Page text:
Hosty vs. Carter rejected

Hosty vs. Carter, a case recently rejected by the Supreme Court for appeal, can affect college and university newspapers and students around the country.

Journalism students from the Governors State University in Illinois sued the university, specifically Dean Patricia Carter, for stopping their newspaper, The Innovator; from being printed due to articles they wrote criticizing the administration. In 2005, courts ruled in favor of the university, stating that now The Innovator writers must submit the paper to the administration before being printed.

The Hosty decision currently affects colleges and universities in Illinois, Indiana and Wisconsin, but could potentially be trouble for other states.

“It could cause a ripple effect,” said Mike Hiestand, attorney and legal consultant for Student Press Law Center, said. “You now have this case that other judges can point to.”

California is in the 9th Circuit, which, as of yet, has not discussed implementing the Hosty decision in colleges and universities. Hiestand says other circuits have discussed it and rejected it, keeping the First Amendment protection for campus newspapers.

The 1988 Supreme Court case Hazelwood has been the standard for high school papers since the ruling. High school newspapers have to submit their articles for proofreading before being published, so the officials can approve of the content. Now with Hosty, colleges are facing the same censorship.

“I’m now stunned the high school standard is being applied to adult students in a college setting,” Hiestand said. “It’s very scary.”

Chuck Connolly, representative of Governors State University declined to comment, stating that the university had nothing to say regarding Hosty v. Carter.
Hiestand said he thinks the reason the courts ruled for the university in the Hosty case was because of what the students were asking for.

“One thing that didn’t help their case was that the students were asking for a considerable [chunk] of change,” Hiestand said. “It was a lot of money; they weren’t just suing for infringement on their rights. In some ways, I’m sure, that’s why the attorney general defended the university.”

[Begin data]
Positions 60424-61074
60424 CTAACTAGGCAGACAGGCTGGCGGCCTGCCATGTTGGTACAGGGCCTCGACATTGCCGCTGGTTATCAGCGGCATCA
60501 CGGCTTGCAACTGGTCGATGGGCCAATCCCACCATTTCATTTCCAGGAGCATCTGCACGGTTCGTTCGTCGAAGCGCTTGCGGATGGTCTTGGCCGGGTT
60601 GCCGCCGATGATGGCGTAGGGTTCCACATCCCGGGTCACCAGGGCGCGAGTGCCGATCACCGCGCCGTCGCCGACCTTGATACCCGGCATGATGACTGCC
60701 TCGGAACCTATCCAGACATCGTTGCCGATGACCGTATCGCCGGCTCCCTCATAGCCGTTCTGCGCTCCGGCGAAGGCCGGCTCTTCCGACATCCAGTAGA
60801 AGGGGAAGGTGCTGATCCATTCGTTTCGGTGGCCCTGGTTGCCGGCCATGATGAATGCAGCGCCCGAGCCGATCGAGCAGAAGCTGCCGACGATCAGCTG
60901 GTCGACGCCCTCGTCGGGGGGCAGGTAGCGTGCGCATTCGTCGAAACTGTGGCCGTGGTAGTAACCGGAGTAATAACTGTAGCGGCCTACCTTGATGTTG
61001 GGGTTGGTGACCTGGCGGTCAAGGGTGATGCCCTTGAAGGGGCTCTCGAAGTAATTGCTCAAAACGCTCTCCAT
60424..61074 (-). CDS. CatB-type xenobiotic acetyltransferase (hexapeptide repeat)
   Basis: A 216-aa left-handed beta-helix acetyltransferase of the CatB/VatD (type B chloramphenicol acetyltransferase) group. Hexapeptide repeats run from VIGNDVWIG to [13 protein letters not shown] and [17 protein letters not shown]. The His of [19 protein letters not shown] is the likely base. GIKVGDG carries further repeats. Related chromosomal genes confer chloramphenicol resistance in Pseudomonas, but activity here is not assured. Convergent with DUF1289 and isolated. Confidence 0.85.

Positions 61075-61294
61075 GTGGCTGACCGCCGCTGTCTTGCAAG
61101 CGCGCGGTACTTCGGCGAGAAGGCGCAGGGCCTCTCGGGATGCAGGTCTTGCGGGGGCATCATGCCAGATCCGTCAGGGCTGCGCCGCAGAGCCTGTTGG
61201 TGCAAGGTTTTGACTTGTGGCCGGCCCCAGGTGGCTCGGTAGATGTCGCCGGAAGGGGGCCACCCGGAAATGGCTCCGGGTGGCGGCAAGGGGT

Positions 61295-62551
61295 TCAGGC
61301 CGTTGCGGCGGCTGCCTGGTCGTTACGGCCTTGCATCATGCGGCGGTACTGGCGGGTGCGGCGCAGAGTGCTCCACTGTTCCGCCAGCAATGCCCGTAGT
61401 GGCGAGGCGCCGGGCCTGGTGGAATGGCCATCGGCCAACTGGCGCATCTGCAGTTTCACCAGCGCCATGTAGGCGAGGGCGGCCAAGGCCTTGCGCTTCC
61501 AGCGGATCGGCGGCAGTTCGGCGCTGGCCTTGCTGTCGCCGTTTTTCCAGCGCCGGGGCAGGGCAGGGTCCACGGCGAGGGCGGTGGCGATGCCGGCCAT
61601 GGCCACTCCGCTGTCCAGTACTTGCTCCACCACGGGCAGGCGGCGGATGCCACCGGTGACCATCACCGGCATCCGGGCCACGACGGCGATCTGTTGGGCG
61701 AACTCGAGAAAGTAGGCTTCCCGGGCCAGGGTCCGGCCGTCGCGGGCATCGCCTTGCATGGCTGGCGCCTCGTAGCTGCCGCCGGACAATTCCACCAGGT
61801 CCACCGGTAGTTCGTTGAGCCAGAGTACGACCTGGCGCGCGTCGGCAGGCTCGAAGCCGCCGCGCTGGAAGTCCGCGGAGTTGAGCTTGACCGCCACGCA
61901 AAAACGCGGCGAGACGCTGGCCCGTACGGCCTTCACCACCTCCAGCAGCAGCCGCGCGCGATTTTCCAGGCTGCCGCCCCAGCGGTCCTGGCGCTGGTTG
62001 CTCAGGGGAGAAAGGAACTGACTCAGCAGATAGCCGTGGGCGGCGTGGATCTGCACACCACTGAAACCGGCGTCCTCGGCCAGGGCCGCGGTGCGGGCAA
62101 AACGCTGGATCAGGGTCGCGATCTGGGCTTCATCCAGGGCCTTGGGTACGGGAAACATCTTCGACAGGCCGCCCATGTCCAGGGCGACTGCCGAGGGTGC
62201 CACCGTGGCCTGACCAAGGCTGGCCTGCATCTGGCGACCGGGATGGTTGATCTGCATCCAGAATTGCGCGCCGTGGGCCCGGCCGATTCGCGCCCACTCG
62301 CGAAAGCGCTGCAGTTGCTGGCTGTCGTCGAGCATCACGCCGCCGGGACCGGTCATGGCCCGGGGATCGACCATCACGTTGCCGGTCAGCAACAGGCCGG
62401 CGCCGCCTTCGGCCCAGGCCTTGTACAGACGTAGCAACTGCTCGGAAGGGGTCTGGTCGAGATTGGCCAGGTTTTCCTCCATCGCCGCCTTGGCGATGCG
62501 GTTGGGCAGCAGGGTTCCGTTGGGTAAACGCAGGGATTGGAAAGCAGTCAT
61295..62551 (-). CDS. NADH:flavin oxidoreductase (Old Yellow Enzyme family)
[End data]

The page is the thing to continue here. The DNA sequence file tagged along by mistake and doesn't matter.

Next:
If the 9th circuit does decide to apply the Hosty decision to California colleges and universities, Skyline would be affected. The Skyline View would have to submit their paper to the administration before being published.

Hiestand says there are boundaries to what college students can write in the newspaper but sometimes those boundaries should be crossed.

“College students have never been able to write whatever they wanted,” Hiestand said. “There are certain boundaries that are definitely crossed. Students ought to be engaged to talk about something that could piss people off.”

Before 1988’s Hazelwood decision, there was the Tinker case. Tinker gave college students freedom of speech as long as it was not disrupting normal school activity or invading a person’s rights. The Tinker case still applies but only to college newspapers that are completely independent from the school, which the majority of the newspapers are not. 

People need places to voice their opinions, to speak openly on topics that interest them.

“If you can’t speak freely on a college level, where can you?” Hiestand said.